Tuesday, December 9, 2003
Mildred Lykens, 365-0060
Barbara Sexton, 365-5374
Shorty Holland celebrated his 89th birthday with family and friends at lunch in Mosier on Saturday. Shorty makes his home at a local foster home in Lyle. It was a fun outing and enjoyed by all.
We would like to encourage everyone to be sure and get your flu shots. Looks like we are in for a bad year for the flu bug.
Special date: December Lyle Community Council Meeting -- Due to the holidays and the Christmas Lighting contest this month's council meeting will be held Tuesday, Dec. 16, 7 p.m. at the Lyle Lions Community Center. Grant applications must be presented at this meeting in order to be sent to the EDA Board by the Dec. 22 deadline.
Christmas Light Contest -- It's beginning to look a lot like Christmas around the streets of Lyle. The community is showing off its holiday spirit. Lights and decorations greet residents and travelers spreading good cheer. Be sure to get your entry form for Lyle Community Council's Christmas Lighting contest and give to a council member or mail to PO Box 952, Lyle. The judging will be done on Dec. 22. The council is looking forward to judging many entries and has lined up some nice prizes for the winners.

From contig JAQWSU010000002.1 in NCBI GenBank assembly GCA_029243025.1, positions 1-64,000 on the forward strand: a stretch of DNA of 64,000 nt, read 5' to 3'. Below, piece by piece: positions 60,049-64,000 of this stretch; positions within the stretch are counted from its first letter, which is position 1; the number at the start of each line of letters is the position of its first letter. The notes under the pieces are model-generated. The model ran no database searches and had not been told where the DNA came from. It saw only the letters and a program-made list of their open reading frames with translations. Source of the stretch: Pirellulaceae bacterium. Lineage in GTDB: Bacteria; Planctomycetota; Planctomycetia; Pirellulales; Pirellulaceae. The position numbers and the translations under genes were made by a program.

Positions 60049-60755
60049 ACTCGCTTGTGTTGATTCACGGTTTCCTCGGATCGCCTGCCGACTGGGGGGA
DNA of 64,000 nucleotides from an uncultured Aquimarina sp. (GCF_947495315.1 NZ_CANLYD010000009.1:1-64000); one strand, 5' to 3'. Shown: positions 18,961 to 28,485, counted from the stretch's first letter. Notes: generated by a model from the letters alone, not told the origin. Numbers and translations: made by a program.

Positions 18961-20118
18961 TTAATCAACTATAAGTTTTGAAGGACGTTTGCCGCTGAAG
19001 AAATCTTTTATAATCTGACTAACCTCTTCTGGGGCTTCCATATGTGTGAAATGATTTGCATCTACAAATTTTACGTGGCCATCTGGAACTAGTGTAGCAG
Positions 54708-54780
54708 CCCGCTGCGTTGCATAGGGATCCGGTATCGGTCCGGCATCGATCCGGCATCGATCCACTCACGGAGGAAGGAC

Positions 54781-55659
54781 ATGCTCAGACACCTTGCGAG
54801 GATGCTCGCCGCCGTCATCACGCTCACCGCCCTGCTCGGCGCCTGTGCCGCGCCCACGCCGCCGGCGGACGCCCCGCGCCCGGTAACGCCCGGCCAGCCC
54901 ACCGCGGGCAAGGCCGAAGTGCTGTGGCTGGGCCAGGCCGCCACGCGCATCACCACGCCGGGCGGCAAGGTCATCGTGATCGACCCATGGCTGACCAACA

Several local residents had craft booths at the Mosier Craft Fair this past weekend. What a fun experience to attend or take part in this annual event.
The Lyle School Winter Band Concert will be held Thursday evening, Dec. 11. Dallesport Elementary will host its Winter Program on Monday evening, Dec. 15. Call the schools for the times of each performance.
Community churches are Lyle United Methodist, 403 W Klickitat St., and Lyle Celebration Center, 715 Washington St.
Lyle history from Shirley Tanner: "1953 -- Lyle Fire department was 3 months old. The Chief was Ray Hess. Members were Ottis Shields, Bill McLeod, Lee Roth, Syd Johnson, Bud Nelson, Byrd Clark, Laurence Quinton and Ken Hewitt. The truck was a 3/4 ton International. Lyle residents contributed $1,800 toward the purchase of the fire truck."
Because metal was scarce, the Oscars given out during World War II were made of wood.